Source: Sikh Global News
In this note I am not likely to say anything profound about stereotyping, stereotypes or those who are stereotyped. I may in stead ask you to explore with me the tension endured by those who may visually appear to fit a particular stereotype and thus potentially become unintended targets of hate directed at it without in any way being associated with what the stereotype is about.
The case I have in mind is of Sikhs being mistaken as terrorist sympathizers because of the stereotypical image etched in the American mind that terrorists typically look like Osama bin Laden. It so happens that Sikh males wear long, unshorn hair, keep facial hair and as part of their observance wear turbans to cover their heads -- closest an American may come to the images flashed across TV screens or occasionally caricatured by the cartoonists (e.g., Patriot-News, Sept. 28) when referring to Muslim terrorism or radical Islam.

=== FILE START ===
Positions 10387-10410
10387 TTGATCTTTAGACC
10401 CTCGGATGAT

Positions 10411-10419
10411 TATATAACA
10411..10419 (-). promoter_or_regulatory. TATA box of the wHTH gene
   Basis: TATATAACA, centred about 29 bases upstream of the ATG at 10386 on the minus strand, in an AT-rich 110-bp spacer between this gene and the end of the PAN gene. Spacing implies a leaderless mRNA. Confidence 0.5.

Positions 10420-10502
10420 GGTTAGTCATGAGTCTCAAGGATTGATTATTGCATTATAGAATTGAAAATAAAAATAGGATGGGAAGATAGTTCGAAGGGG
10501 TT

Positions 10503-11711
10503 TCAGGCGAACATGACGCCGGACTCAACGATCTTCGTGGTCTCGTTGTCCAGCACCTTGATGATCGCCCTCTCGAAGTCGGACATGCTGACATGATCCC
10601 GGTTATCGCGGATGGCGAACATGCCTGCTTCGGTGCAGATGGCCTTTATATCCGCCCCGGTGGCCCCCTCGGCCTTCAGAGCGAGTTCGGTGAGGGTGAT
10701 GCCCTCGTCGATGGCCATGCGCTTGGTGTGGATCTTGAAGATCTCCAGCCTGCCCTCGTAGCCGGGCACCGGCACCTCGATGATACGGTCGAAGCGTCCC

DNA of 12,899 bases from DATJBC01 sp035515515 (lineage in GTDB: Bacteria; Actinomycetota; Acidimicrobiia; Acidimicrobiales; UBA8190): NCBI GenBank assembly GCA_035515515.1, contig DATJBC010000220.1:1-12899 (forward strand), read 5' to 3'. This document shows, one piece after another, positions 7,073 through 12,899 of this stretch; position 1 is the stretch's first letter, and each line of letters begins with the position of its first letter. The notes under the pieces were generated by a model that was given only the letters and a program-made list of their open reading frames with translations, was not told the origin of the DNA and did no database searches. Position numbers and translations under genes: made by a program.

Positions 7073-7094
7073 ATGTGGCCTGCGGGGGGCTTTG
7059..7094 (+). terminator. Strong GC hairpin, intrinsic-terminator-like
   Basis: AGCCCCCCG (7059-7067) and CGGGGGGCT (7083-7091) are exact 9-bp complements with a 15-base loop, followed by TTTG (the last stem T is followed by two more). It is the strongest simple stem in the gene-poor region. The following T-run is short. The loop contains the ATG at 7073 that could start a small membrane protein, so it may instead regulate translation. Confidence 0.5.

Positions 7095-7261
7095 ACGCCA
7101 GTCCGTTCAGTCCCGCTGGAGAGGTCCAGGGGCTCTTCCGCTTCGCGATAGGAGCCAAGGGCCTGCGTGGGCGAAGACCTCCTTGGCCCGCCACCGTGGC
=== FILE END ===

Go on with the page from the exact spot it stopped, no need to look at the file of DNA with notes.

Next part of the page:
Apprehending that such misperception may be at the root of a spike in hate crimes against Sikhs post 9/11, the Sikhs have been trying to reach out to the mainstream to correct this problem of mistaken identity. Though very sparse, even occasional featuring of news and commentary about Sikhs by print and audiovisual media has been helpful. Thanks also to active interventions by several groups, law enforcement agencies have become more sensitive to various religious and ethnic identities and Sikh experience about their being profiled because of how they look is possibly becoming less frequent. So while there are some positives, a recent incident in the heart of our state may explain my reason for addressing this issue.